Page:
Uncertainty remains in repackaging case pending ECJ decision
In Boehringer Ingelheim KG v Swingward Limited ( EWCA Civ 83, February 21 2008), the Court of Appeal of England and Wales has held that the de-branding and co-branding of pharmaceuticals in the European Economic Area (EEA) aftermarket did not damage the reputation of the trademarks originally applied to the goods and thus could not constitute a 'legitimate reason' not to apply the general principle of exhaustion of rights. However, the court deferred a final decision pending the outcome of a reference by an Austrian court to the European Court of Justice (ECJ) on similar issues.
The English court's ruling comes in light of the ECJ's answers to preliminary questions referred to it in 2004. The ECJ's decision in Boehringer (C-348/04), released in April 2007, appeared to strengthen the position of brand owners. The ECJ stated that full and partial overstickering (de-branding) and co-branding are damaging "in principle" and thus could be a legitimate reason for the brand owner to oppose further commercialization of branded goods, including parallel imports within the EEA.
Although a brand owner's rights would usually be exhausted once its trademarked goods are placed on the market in the EEA with its consent, a rights holder may oppose the use of its mark in relation to further commercialization of the goods where there are legitimate reasons for doing so. Repackaging of those goods is usually one such legitimate reason, unless the repackager can show that the repackaging has not damaged the reputation of the trademark or its proprietor. A repackager is required to satisfy a series of conditions - termed the 'BMS conditions' after the ECJ's ruling in Bristol-Myers Squibb (Joined Cases C-427/93, C-429/93 and C-436/93) - to show that there is no danger of damage to the trademark's reputation.
In Boehringer, the ECJ concluded that the requirement that repackaging does not damage the reputation of the trademark or of the proprietor is not limited to cases where the repackaging is defective, of poor quality or untidy. The ECJ stated that any de-branding, co-branding or overstickering which obscures (wholly or partly) the trademark, fails to state that the mark belongs to its proprietor or prints the name of the parallel importer in capital letters is, in principle, liable to damage the trademark's reputation. Whether the de-branding, co-branding or overstickering actually causes such damage is a question of fact for the national court to decide in light of the circumstances of each case.
Having digested the ECJ's answers to its questions, the Court of Appeal acknowledged that the ECJ had found that damage is not limited to poor presentation, and that co-branding, de-branding and partial de-branding were "in principle" damaging. However, the court noted that the ECJ had specifically left it to the national courts to decide as a matter of fact whether damage was liable to occur or had occurred.
In the court's opinion, the co-branding in this case did not cause damage and thus could not form the basis of a non-exhaustion argument. Therefore, there were no legitimate reasons to prevent further commercialization.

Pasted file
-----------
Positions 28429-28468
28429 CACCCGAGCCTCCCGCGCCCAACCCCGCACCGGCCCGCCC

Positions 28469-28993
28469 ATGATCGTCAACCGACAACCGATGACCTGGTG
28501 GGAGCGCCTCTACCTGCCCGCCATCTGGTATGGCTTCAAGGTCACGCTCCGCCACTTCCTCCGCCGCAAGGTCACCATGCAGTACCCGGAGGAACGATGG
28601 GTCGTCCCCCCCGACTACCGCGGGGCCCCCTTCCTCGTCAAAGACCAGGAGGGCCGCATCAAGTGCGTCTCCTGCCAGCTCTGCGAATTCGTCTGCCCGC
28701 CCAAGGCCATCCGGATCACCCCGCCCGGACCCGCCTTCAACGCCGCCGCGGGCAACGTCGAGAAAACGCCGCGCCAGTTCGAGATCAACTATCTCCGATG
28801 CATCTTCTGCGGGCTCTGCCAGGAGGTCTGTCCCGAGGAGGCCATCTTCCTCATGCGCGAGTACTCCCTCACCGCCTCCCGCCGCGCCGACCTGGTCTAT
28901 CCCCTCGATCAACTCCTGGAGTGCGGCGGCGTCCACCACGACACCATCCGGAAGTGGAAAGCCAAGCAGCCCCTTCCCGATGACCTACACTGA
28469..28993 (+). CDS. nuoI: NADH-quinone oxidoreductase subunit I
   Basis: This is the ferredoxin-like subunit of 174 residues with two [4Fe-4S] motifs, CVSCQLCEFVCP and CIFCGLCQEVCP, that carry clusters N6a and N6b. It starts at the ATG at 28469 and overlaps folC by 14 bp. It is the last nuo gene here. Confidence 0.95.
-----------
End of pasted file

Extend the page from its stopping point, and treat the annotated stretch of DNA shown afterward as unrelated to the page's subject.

In relation to de-branding, the court reasoned that there can be no infringement as there is no use of the trademark. It stressed that total de-branding does not fall within Article 5 of the First Trademarks Directive (89/104/EEC). As for partial de-branding, the court explained that:
"a trademark owner has no right to insist that its trademark stays on the goods for the aftermarket. Because this is so, it seems to me impossible to say that partial de-branding is damaging in itself."
The court also commented on whether partial de-branding that gave the original trademark less exposure than it otherwise would have was damaging:
"[G]iven that the trademark owner is not entitled to any exposure of its mark after it has sold the product, some exposure, even if not as prominent as it would wish, is more than it has a right upon which to insist. It cannot be damaging as such."
However, a final decision was deferred pending the outcome of another ECJ reference by an Austrian court, which had itself been stayed pending the ECJ's decision in Boehringer. Aspects of the two references overlapped, but the following element of the Austrian reference has been maintained and now awaits determination by the ECJ:
"Is the presentation of the new packaging to be measured against the principle of minimum intervention or (only) against whether it is such as to damage the reputation of the trademark and its proprietor?"
The English Court of Appeal was of the opinion that any principle of minimum intervention would in effect be adding a new BMS condition ("one that has never been expressed before"). As there was a possibility that the ECJ could decide that there is some further rule about minimum intervention, the court deferred a final decision.
Therefore, the saga of repackaging cases continues, with uncertainty remaining over the principles to be applied in relation to repackaging of pharmaceuticals imported from another member state.
Joel Smith and Rachel Montagnon, Herbert Smith LLP, London
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